It seems that our lawmakers have become lawbrakers. No, that’s not a typo—although lawbreakers could apply here as well. The Affordable Care Act (ACA) was cobbled together, rancorously debated, and finally passed. It was challenged and upheld by the Supreme Court of the United States. With all its warts and flaws, it is the law. Period. Full stop.
What would happen if either party decided to prevent implementation of any law that does not match the ideology of a minority of its members? There was a flickering moment of hope when some moderate Republicans talked about staging a “revolt” against Boehner and his Tea Party cronies last Monday, but it never came to pass. So the House of Representatives is trying to put the brakes on the ACA, holding the country hostage to its unique ideology by tying continued government funding to measures that would undermine the ACA. But the Democratic-controlled Senate repeatedly rejected those efforts. The strategy didn’t work. Indeed, they shut down the government, but the ACA is moving fully forward—at least until the looming crisis over the debt ceiling arrives.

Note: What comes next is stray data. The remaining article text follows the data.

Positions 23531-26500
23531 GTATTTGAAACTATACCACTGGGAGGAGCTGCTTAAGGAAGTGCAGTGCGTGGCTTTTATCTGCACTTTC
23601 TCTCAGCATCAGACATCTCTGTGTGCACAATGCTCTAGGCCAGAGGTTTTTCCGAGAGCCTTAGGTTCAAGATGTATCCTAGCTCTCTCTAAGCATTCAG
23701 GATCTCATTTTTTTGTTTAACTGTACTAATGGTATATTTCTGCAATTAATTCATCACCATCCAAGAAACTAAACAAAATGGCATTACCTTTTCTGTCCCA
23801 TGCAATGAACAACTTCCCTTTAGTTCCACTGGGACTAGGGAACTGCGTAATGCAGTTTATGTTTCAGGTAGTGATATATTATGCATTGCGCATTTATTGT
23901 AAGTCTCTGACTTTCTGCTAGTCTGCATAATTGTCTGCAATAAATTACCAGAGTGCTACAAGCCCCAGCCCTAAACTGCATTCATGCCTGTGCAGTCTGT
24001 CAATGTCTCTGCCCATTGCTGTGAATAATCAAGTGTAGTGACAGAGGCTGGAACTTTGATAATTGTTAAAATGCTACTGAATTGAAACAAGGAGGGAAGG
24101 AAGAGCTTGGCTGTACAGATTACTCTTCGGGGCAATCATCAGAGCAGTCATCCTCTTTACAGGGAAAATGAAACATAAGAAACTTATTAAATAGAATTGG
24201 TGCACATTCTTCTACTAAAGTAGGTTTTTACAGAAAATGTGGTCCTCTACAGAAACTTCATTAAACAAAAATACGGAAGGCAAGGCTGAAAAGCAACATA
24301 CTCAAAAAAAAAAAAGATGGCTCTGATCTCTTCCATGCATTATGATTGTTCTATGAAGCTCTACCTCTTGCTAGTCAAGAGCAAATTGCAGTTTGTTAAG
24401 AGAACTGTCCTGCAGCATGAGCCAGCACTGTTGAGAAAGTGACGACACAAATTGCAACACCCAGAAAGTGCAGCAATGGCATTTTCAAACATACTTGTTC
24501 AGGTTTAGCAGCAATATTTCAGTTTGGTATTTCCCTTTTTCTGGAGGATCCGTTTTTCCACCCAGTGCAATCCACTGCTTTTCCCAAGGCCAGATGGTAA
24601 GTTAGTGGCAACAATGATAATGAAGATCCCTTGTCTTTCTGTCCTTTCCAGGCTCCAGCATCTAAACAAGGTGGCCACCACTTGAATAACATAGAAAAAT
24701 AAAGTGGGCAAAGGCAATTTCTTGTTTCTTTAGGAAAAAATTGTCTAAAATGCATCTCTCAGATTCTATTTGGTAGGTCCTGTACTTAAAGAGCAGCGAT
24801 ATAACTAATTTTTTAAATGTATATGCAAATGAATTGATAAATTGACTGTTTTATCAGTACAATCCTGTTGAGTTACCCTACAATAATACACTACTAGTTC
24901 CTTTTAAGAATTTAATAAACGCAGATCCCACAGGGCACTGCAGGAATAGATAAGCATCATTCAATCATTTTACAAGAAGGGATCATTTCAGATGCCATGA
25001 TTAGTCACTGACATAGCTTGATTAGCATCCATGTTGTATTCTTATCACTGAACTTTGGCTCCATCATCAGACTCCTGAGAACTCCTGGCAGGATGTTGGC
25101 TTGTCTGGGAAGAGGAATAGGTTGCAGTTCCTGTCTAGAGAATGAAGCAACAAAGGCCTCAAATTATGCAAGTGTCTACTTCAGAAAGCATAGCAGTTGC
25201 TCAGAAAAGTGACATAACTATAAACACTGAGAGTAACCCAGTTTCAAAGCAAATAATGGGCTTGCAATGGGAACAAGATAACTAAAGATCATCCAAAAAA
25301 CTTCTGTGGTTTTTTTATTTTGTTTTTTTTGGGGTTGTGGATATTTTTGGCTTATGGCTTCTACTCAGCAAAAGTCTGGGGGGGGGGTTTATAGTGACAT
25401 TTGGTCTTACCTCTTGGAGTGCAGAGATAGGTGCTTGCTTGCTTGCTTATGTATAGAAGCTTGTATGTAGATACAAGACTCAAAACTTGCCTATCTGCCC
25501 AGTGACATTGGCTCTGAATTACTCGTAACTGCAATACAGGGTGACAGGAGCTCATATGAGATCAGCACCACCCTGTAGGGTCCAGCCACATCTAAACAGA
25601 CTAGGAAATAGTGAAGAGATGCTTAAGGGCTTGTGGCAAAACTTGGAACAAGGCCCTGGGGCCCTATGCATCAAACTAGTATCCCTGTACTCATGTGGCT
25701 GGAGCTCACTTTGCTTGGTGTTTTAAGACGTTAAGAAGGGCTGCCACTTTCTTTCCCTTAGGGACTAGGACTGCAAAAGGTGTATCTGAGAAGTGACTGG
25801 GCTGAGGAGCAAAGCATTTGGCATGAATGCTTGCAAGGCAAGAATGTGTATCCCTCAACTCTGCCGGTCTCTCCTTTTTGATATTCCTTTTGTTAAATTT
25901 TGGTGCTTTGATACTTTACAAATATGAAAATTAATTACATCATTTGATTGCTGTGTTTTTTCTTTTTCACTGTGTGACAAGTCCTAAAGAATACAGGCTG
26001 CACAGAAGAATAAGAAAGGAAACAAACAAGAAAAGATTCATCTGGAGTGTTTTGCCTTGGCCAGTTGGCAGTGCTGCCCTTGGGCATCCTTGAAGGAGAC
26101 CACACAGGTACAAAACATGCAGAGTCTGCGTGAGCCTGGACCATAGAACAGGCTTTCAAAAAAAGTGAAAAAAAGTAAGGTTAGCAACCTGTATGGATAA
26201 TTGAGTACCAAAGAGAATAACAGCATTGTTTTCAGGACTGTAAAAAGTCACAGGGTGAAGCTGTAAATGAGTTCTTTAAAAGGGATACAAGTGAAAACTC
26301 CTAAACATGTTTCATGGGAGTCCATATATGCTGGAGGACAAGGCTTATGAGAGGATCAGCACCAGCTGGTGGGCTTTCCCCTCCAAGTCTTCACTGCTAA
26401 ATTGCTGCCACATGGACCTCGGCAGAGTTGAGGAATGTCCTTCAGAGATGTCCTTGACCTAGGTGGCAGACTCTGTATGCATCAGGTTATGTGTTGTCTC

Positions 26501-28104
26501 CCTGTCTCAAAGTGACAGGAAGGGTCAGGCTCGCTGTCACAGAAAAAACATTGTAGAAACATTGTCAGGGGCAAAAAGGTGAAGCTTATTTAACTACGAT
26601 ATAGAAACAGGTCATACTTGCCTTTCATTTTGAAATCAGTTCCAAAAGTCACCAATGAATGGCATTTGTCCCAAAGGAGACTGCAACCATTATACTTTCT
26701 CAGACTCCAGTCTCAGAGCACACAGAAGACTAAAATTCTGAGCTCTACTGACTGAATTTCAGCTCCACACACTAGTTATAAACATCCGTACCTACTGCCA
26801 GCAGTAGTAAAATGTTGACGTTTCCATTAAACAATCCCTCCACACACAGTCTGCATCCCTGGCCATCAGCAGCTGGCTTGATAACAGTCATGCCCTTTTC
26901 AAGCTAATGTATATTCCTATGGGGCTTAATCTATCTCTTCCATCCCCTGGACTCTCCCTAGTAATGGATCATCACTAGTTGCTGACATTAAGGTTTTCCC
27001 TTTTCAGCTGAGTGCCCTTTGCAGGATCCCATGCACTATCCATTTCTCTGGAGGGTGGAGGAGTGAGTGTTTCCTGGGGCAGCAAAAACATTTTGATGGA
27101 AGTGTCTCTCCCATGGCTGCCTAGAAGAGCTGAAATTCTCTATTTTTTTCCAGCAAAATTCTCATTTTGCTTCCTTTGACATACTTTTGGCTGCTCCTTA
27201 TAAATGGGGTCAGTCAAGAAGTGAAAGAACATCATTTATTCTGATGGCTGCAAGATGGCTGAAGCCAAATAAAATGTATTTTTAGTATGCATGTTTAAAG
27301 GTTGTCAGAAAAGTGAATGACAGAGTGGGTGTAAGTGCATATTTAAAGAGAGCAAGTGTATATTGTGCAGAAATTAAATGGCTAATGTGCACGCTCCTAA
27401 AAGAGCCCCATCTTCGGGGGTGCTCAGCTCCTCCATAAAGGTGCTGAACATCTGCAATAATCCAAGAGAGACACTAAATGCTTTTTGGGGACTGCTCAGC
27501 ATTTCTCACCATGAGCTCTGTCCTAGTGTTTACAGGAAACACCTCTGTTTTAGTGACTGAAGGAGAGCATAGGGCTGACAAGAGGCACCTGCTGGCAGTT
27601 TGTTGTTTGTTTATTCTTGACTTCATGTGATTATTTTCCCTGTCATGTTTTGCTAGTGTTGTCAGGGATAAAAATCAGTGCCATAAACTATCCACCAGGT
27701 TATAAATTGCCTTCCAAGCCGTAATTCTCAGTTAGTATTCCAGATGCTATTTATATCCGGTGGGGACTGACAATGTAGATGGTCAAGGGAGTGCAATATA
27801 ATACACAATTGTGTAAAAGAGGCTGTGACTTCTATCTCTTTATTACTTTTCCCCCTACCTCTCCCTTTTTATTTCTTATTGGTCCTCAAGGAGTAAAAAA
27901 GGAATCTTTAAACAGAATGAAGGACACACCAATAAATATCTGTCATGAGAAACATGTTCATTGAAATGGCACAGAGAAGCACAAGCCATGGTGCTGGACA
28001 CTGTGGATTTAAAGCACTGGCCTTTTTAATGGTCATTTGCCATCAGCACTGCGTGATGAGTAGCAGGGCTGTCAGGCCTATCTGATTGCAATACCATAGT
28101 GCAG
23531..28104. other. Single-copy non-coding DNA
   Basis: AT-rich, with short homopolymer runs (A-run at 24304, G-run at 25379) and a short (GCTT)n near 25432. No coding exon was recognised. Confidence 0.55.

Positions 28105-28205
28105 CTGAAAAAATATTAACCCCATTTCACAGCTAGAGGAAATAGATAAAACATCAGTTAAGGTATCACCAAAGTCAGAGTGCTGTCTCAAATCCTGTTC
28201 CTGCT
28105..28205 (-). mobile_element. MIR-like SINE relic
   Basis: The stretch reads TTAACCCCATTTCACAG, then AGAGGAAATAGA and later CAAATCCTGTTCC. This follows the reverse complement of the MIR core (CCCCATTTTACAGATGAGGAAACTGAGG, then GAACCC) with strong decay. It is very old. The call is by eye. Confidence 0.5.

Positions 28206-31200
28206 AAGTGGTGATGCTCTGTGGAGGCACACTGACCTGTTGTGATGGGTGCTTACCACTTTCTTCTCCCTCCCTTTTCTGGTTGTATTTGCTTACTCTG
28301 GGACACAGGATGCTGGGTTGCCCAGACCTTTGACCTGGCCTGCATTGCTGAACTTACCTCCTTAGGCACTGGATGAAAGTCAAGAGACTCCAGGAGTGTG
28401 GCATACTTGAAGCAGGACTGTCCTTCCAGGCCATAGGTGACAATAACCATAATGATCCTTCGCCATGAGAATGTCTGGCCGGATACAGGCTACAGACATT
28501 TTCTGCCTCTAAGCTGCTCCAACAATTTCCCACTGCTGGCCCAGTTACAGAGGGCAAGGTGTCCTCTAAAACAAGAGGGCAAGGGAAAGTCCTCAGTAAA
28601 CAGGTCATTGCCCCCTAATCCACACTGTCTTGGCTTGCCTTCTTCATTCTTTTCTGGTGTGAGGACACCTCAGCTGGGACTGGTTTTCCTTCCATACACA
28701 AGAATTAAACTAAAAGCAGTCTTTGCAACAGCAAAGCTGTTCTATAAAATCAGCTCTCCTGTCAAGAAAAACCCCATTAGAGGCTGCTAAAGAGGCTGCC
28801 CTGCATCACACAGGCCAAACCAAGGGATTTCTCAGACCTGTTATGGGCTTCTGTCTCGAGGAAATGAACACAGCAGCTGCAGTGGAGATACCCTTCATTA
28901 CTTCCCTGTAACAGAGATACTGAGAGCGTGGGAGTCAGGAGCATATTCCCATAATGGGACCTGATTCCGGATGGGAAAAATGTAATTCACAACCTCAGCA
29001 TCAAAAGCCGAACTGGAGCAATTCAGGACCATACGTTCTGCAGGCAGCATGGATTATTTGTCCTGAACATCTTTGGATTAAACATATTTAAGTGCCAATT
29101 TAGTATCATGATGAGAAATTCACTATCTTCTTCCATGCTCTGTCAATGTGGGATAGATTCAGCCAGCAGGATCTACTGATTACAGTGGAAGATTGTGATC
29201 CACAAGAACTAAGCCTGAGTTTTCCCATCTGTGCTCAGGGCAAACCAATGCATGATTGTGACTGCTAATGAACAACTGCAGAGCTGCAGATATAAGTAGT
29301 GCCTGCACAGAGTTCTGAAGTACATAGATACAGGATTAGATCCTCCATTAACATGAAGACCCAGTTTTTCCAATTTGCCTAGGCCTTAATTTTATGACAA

What kind of precedent is set when one political party refuses to accept laws passed by the other (majority) party? Good question—and one that hasn’t been answered. One reason why the U.S. government used to function smoothly is that the losers in a political debate, by quiet consensus, obeyed the law nonetheless. Republicans opposed Social Security, but obeyed the law once it passed. Democrats opposed the Bush tax cuts, but obeyed the law once it was passed. No one says they have to do it with grace. But really—U.S. Representatives and Senators should be required to obey the laws they pass! What will happen if they don’t? What will happen if lawmakers in either party decide their ideology is above the law they have sworn to uphold?
Whether the federal government shutdown represents another bump on the road for the most dysfunctional Congress in history or signals a more alarming breakdown in the political process could be determined by the reaction of voters and Wall Street. If the people we’ve elected to Congress are incapable of governing, then they’re fully capable of undermining, if not destroying, the “full faith and credit” of the United States. They could very well refuse to raise the debt limit. That is, they could refuse to pay the debts they’ve already authorized! What’s particularly appalling is that this battle is practically upon us. And, what ‘s particularly galling is that we are p